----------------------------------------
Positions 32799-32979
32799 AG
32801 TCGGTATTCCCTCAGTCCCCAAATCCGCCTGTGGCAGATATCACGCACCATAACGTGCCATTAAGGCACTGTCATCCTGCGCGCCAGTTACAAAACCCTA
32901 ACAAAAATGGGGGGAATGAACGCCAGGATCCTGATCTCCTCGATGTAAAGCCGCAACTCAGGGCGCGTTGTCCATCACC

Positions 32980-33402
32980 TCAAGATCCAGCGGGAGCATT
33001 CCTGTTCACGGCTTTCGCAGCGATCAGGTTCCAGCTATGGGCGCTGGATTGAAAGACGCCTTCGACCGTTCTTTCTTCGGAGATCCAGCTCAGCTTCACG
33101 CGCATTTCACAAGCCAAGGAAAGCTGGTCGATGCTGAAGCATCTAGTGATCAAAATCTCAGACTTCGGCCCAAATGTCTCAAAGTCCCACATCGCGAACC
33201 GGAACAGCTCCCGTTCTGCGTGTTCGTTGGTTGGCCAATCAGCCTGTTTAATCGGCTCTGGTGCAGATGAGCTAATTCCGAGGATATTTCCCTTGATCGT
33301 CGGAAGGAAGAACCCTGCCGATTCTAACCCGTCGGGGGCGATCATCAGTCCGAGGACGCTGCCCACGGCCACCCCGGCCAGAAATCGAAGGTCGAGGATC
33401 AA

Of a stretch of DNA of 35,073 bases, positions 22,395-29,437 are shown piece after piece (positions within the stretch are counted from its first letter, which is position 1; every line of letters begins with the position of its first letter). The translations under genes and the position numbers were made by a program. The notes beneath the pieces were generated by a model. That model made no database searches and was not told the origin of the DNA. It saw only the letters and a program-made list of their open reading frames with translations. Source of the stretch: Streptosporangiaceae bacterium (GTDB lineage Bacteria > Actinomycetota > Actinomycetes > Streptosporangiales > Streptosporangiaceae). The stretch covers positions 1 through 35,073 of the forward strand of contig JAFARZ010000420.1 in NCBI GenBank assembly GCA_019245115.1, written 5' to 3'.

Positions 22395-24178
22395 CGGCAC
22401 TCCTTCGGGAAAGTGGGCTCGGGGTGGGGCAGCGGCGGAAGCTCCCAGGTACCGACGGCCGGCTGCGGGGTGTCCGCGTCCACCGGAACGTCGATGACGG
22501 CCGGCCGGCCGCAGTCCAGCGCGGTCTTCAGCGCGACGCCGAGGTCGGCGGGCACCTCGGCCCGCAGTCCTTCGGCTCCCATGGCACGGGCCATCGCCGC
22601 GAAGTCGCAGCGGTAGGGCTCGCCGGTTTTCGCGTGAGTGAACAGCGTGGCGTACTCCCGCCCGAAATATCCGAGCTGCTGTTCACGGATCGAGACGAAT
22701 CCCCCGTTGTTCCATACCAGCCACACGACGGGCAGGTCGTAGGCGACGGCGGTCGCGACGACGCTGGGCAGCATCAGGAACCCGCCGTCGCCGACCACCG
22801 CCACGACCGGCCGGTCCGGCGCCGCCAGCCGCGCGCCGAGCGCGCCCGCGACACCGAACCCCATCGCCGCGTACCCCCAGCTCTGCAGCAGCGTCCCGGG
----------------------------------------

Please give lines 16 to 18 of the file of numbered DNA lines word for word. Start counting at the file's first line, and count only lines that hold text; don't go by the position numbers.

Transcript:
22501 CCGGCCGGCCGCAGTCCAGCGCGGTCTTCAGCGCGACGCCGAGGTCGGCGGGCACCTCGGCCCGCAGTCCTTCGGCTCCCATGGCACGGGCCATCGCCGC
22601 GAAGTCGCAGCGGTAGGGCTCGCCGGTTTTCGCGTGAGTGAACAGCGTGGCGTACTCCCGCCCGAAATATCCGAGCTGCTGTTCACGGATCGAGACGAAT
22701 CCCCCGTTGTTCCATACCAGCCACACGACGGGCAGGTCGTAGGCGACGGCGGTCGCGACGACGCTGGGCAGCATCAGGAACCCGCCGTCGCCGACCACCG